Tuesday, September 16, 2014

I can feel safe now, the Constitution protects me...

The New Yorker's Andy Borowitz written to reassure us that we don't have to worry -- because change is impossible.

Integrity Disqualifies Sanders for White House - The New Yorker

The effective Unites States Constitution maintains that, in addition to being native born and 35, one must be  part of a "network of cronyism and backroom deals [which is] required under our system to be elected."

This is a triumph of social engineering: "Our political system has been refined over the years specifically to keep [certain types of people]  out of the White House...The system works.”

And to think, I was just writing about feeling glum about Scottland.

Liberty and Union...

I have looked, rather glumly, at the Scottish move to secession, and one comment encapsulated my problem with it.

On Weekend Edition Sunday, there was an interview with Val McDermid, in which she said:
And so I looked at the kind of decisions that have been coming out of the Scottish Parliament since we had some power over our own affairs. And it seemed much more in tune with my own ideas than what comes out of the Westminster Parliament.
The Scotts represent a region which votes with differently (and with greater uniformity) from the (much) of the rest of Britain.  I am hard pressed to see much difference between this and the petitions to secede following Obama's reelection, or those who want to create new states out of old ones.

In the early part of the 19th century, one of the issues that caused conservative in Europe to doubt the staying power of the American 'Republican Experiment', was the belief that a system which derived its legitimacy from some popular consent could avoid be torn apart by faction and secession.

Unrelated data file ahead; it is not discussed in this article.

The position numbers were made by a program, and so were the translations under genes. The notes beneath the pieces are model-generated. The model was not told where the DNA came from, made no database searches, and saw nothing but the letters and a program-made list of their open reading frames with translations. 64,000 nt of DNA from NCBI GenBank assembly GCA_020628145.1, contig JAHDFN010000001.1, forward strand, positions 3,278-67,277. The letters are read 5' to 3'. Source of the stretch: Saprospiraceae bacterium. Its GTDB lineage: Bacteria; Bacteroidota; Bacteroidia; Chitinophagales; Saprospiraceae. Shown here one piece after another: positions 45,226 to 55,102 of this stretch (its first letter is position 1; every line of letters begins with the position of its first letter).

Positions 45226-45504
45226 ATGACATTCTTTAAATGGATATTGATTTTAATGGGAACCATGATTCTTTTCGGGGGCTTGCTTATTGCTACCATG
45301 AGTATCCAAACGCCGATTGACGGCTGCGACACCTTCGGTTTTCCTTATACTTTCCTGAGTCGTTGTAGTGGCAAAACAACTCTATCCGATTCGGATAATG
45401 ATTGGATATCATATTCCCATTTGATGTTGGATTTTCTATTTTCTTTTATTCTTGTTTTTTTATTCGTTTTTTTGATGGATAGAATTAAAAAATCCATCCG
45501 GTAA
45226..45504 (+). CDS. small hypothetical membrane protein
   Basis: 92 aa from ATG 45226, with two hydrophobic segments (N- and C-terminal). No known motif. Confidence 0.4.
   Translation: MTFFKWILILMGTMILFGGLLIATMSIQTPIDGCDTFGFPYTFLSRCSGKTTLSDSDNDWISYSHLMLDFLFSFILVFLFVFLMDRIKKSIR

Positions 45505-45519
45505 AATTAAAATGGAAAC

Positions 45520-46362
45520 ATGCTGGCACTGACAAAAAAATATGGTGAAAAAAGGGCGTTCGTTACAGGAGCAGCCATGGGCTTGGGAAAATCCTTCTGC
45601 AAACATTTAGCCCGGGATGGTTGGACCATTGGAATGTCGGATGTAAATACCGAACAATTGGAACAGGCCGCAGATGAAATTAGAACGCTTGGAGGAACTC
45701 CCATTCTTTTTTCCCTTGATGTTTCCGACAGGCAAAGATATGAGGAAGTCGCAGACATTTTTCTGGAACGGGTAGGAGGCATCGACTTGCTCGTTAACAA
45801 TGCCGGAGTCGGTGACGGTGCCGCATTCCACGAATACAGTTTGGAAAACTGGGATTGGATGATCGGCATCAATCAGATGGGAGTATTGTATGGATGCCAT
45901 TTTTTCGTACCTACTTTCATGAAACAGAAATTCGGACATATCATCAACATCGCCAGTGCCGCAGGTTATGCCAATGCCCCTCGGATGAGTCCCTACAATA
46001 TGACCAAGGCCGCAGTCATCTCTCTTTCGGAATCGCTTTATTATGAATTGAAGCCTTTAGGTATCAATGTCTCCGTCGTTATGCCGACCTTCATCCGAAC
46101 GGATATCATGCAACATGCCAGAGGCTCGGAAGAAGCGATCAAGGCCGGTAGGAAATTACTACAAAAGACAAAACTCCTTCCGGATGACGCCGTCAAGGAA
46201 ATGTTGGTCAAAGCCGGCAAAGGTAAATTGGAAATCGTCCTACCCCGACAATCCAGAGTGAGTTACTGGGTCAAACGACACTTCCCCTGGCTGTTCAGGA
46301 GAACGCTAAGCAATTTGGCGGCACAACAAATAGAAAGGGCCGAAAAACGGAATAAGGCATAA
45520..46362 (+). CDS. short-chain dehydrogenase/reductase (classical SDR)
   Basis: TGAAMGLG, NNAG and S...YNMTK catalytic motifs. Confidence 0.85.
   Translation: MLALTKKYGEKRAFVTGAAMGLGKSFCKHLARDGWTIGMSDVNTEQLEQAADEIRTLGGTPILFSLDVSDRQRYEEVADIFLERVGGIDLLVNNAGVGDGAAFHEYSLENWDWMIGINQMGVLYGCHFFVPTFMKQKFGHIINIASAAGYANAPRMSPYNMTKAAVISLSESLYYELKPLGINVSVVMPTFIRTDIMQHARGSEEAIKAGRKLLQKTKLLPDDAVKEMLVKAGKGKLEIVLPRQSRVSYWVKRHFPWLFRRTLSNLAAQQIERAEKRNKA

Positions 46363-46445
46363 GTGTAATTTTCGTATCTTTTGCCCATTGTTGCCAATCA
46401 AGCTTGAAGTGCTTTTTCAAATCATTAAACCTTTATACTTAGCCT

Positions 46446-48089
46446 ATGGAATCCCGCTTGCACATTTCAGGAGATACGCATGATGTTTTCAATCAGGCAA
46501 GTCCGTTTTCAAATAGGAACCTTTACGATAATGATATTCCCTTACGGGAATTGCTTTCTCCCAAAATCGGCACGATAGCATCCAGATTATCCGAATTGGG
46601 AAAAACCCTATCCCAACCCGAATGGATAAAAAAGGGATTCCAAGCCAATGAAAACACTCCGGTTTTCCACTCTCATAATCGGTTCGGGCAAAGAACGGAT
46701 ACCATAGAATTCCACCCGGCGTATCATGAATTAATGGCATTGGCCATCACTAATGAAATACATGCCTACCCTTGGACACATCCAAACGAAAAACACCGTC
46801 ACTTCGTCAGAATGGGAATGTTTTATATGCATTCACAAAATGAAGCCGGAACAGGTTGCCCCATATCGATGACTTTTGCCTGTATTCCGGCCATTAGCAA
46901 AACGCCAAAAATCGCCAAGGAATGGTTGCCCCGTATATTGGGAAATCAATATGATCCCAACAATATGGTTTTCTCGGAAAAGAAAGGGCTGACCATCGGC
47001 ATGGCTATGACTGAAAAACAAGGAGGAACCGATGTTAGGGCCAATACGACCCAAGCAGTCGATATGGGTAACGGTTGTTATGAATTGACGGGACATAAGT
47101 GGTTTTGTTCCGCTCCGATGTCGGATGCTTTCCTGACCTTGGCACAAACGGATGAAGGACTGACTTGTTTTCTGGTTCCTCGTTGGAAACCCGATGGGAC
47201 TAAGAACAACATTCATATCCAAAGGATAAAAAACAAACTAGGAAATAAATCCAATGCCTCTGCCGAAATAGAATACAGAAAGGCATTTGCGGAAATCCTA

Though we do not hear it with our ears of today, this was what Lincoln was referring in the Gettysburg address, particularly in the closing sections -- people had predicted that a Civil War and dissolution was the natural end of 'government by the people.'

The appetite for secession, not only in Scotland, is fundamentally a challenge to a notion of nation and representative and constitutional democracy (I would use the work republicanism, but that is not apropos when there is a monarch).  That if we lose we leave.  Never mind that the prior PM was a Scott, or that the union allowed Scottland to have a higher standard of living than most the the rest of the UK, at least up through the first several decades of the 20th century.

The mirror of this was the majoritarianism of Thatcher, who savaged the industrial economy of the UK -- which hit the Scotts particularly hard -- on the basis of "We won the election, we don't have to listen."  I know some who argue that these actions and the finanicalization of the British economy justify Scottish secession.

In either case, 'my' triumphs over 'ours'.  'My ideology' is ascendent (for now) so I don't have to listen to you, 'my ideas' have not convinced the rest, so I will not stay with you.

Neither of these acknowledge to temporary nature of the present or that there is anything permanently of value in a larger community.

What this means for the EU (which the Scotts wish to join) is open to question.

We are in a "Thyestean Feast," in the west, with the break down of any notion of an organic union in our communities. I think because it is so useful for the powerful deny a common good -- and so the lowly believe it too.  We thus become unwilling to sacrifice, and worse yet are never even asked.

So, I am glum about the Scotts, because this is a sign that I am a fool to want to still be able to think big, be bounded to a community of real value and scope, and secure liberty.  I fear that it is a symptom of lights going off.

Wednesday, September 3, 2014